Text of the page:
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In terms of chemical bonding why are the water molecules easily removed from the Cuso yet the CuSO4 stays together? 1...

Question

In terms of chemical bonding why are the water molecules easily removed from the Cuso yet the CuSO4 stays together? 1

In terms of chemical bonding why are the water molecules easily removed from the Cuso yet the CuSO4 stays together? 1



Answers

Why is the dissolving of many ionic solids in water an endothermic process, whereas the mixing of most miscible liquids is an exothermic process?

This question asked us why ions usually react much faster than Kobe LaMotta coz when they're in a quick solutions. We know that chemical reactions involve in bond breaking and bond for me and for Covalin molecules. What A. When it first start to react, bonds needs to break, and we know that bond breaking requires energy and the needs to overcome the activation barrier. Sorry, activation energy barrier. However, if the reactions are ions already, they do not need to break any balls, but they can just form bonds directly. So for ions, there's no bond breaking required and no external energies required to break these bonds. So usually the reactions are much faster because they have a essentially lower activation energy. Moreover, if we have an ionic reaction, we usually have positive and negative ions or cat Hiaasen and ions, and they will attract each other and Dr Reaction faster. Therefore, this is a reason why I on Jan. Anchor solution usually react much faster than reactions between Covalin marshals

The flexible shape of globular proteins allows them to bend more easily to interact with water molecules, making them water soluble.

Water has many unique properties. One property of water is that it is significantly polar, meaning it has a region of its molecules that has a partial positive charge in a region of its molecule that is partially negative, The oxygen atom ends up being partially negative, and the two hydrogen atoms are partially positive. Because of this, water can dissolve polar compounds and ionic compounds, meaning it can hydrate both the cat ions, oven, ionic compound and the and ions. How does it do this? Well, the cat ions become hydrated by having the water molecules surround the cat eye on with its with their oxygen's part. That air partially negatively charged, facing the cat eye on the and ions become hydrated when the positive parts of the water molecules the hydrogen surround. The an eye on here would be an example of how a cat ion would be salivated in water being surrounded by the oxygen's, and an an eye on being hydrated in water being surrounded by the hydrogen zones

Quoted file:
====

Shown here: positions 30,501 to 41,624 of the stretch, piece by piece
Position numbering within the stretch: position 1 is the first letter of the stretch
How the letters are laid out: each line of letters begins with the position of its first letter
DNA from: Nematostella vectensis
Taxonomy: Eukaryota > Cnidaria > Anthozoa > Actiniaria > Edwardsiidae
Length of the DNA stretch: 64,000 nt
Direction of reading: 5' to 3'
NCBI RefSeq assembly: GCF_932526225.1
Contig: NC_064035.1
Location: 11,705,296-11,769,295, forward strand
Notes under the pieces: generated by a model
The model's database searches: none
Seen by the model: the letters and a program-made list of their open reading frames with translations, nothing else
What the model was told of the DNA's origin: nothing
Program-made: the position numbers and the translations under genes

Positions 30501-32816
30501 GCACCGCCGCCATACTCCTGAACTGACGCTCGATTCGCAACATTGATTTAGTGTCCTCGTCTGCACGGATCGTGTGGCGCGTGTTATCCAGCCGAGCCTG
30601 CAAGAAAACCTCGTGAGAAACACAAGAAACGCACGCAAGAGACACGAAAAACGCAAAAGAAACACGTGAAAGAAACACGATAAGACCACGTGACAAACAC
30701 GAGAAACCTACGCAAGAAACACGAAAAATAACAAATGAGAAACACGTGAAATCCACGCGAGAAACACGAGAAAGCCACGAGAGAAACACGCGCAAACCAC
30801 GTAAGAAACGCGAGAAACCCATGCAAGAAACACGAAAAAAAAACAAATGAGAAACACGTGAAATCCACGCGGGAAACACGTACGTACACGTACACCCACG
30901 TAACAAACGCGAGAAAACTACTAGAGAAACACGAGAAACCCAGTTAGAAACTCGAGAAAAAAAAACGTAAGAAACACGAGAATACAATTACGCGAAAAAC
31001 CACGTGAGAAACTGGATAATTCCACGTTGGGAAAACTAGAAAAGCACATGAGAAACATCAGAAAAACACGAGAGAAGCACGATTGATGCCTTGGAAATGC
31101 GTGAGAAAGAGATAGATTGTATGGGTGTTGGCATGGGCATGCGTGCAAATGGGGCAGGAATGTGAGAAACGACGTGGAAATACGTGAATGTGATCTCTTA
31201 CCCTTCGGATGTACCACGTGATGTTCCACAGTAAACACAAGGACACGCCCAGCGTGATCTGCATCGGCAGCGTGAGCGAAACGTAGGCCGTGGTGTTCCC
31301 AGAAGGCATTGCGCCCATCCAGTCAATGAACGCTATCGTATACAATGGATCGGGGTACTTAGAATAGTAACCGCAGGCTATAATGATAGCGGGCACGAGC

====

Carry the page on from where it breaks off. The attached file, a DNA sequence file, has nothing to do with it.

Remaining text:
His question says, Why are some ionic compound soluble in water and others not yours generally, how solid ability works. You have an ionic compound, made a positive and negative ions When they enter water. Water's able to stabilize those individual ions by rearranging their die poles to cancel out these charges. So the negative Die poll on oxygen stabilizes the positive ions and the positive Die Poland Hydrogen stabilizes the negative ions. This is generally how this works. You can kind of think this like an equilibrium. If this state where water molecules are stabilizing the charged ions is more favorable, then predominantly that kind of compound will be. So leave a little dissolve in water if the two islands together is a more stable configuration than it will be insulated in water. But what is it that makes it more or less favorable if these charges are quite large? If if there's a strong, really strong attraction between these two ions, there won't be enough energy from the rearrangement of water molecules to make them break apart that they would prefer to be together and then, if there are weaker interactions, safer sodium chloride. Uh, this rearrangement is more energetically favourable, energetically favourable so that they will dissolve in water. Water will rearrange itself to neutralize those charges. It depends on the strength of the ionic interaction between the electrostatic interaction between the ions in the compound that determines whether or not it's soluble in water.


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